Marathon, Not a Sprint
Hebrews 12:1-2 Therefore we also, since we are surrounded by so great a cloud of witnesses, let us lay aside every weight, and the sin which so easily ensnares us, and let us run with endurance the race that is set before us, 2 looking unto Jesus, the author and finisher of our faith, who for the joy that was set before Him endured the cross, despising the shame, and has sat down at the right hand of the throne of God.
A few weeks ago, as I approached my birthday, I found myself reflecting on my journey as both a woman and believer. I looked around at people my age, or those close to me and I considered where they were at my age, and I started summing up my accomplishments. I reminisced on previous victories, and sought to identify the lessons learned from each painful failure.
Honestly, at one point, I could hardly breathe: overwhelmed by the weight of my unaccomplished dreams, smothered by grandiose expectations and the shrinking feeling that I was falling short in life, lagging behind the pack. In the game of life, I was losing.
I thought of my childhood aspirations, the plans I dreamed up in high-school, and the perfectly mapped out life I planned in college. I couldn’t help but think that the idealistic girl who made those plans would be disappointed in me. What would she think of me, what would she say when she found me living at home, not married, not making millions or living her “best life” for the world to see? She would shudder, I supposed.
Despondent, I thought about what I would say to her, and how I would explain what happened; why my life isn’t everything she thought it would be. Then it dawned on me. I would tell that idealistic child that there were many challenges ahead. I would tell her that the map toward success she so carefully crafted, left no room for the hills of betrayal and abandonment, or the storms of tragedy and grief. She had no inkling of the difficulties she would encounter or the way God would use them to make her grow. I would tell her, that she was resilient. That after watching a project she worked tirelessly on for 2 years crumble before her, that she would watch it burn, grieve it and then build it again. I would tell her that after having her life turned upside down by the sudden deaths of loved ones, that she would find peace and a deeper trust in God. I would tell her that after all those years of struggling with her self-esteem and anxiety in secret, that she would truly learn to love herself and help others to do the same.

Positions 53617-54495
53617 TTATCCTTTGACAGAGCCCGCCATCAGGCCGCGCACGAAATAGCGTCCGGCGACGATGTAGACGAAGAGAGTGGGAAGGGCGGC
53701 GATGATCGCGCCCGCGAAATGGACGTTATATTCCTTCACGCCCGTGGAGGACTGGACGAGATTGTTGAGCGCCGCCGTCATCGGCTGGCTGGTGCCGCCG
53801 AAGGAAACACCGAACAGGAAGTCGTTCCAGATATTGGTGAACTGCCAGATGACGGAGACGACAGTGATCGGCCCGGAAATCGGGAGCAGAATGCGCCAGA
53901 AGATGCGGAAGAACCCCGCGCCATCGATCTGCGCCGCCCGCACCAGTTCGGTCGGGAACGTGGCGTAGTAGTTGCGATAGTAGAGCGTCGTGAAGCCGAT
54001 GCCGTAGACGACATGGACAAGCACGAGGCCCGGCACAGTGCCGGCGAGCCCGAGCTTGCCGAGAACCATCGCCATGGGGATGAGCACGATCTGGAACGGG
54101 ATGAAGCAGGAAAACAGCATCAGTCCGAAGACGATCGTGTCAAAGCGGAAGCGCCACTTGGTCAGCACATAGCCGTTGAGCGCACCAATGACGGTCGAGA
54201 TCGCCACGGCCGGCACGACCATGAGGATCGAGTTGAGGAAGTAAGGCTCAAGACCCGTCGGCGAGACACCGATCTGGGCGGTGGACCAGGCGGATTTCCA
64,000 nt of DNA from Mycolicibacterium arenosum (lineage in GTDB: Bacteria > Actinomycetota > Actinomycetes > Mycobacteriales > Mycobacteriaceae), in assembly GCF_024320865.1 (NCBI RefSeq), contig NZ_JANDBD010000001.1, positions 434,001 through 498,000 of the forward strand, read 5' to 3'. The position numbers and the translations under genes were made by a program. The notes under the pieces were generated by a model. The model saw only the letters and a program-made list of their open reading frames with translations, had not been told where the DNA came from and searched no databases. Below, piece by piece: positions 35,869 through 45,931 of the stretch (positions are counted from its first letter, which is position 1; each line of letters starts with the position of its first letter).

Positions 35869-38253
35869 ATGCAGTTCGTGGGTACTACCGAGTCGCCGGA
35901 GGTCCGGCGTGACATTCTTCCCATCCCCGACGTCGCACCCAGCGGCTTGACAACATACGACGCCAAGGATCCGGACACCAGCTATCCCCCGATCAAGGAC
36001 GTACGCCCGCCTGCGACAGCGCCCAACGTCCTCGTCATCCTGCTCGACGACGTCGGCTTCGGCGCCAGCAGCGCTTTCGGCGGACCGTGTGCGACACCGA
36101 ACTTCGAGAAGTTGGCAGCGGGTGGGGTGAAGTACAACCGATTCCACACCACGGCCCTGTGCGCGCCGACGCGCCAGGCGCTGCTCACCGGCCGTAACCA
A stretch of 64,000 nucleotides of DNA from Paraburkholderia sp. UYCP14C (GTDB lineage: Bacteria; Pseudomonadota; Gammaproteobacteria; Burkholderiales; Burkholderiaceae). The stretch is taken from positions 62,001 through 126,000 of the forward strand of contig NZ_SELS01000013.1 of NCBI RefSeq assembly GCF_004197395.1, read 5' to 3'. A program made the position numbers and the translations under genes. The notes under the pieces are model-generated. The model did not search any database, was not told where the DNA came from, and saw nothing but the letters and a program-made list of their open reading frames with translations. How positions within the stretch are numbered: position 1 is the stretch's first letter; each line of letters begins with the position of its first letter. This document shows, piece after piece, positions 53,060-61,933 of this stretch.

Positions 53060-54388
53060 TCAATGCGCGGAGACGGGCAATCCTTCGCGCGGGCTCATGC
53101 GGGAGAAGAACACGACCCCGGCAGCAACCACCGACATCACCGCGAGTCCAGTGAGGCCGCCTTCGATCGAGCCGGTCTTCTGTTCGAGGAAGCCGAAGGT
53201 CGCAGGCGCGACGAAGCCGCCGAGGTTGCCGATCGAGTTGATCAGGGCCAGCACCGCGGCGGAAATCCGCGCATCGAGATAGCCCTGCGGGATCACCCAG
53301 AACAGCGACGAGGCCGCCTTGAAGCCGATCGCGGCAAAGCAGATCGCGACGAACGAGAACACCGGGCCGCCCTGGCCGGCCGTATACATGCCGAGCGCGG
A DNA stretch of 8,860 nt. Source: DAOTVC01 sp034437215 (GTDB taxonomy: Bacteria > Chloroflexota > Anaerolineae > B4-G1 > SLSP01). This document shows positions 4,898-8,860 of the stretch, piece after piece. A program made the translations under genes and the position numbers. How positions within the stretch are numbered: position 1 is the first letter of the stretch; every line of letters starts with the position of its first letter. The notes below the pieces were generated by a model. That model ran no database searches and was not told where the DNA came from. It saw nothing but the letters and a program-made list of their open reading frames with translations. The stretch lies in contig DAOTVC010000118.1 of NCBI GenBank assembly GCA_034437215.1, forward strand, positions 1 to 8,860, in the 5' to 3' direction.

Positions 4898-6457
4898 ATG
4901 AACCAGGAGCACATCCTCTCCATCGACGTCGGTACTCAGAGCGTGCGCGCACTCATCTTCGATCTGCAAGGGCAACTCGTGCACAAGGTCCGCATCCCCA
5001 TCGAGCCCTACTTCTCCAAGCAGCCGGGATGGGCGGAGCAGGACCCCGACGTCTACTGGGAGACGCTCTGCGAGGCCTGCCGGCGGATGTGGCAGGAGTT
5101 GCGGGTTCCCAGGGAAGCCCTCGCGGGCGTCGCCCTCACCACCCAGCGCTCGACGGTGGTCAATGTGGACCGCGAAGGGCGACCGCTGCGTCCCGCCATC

I would tell her how she learned to roll with the punches. How she learned the value of being content, but not complacent. I would talk about the delicate balance of pursuing her goals, but trusting God with her future, knowing that He crafted every moment of her life to prepare her for opportunities she never even imagined. I would show her how her view of success was so tainted, compared with what God sees as true success; it was so small.
This race, called life, is a marathon, not a sprint. Each of us is running a path created specifically for us. Comparing your progress to others’ is a terrible measure of achievement because you are going somewhere completely different because you are someone, completely different.
When we consider what makes a champion in God’s eyes, qualities like endurance, and faithfulness, are preferred over power and prestige for attaining the prize He desires for us. When we keep checking the stop clock we can get discouraged, but take heart as long as we continue putting one foot in front of the other, running toward Christ, we are always, always winning.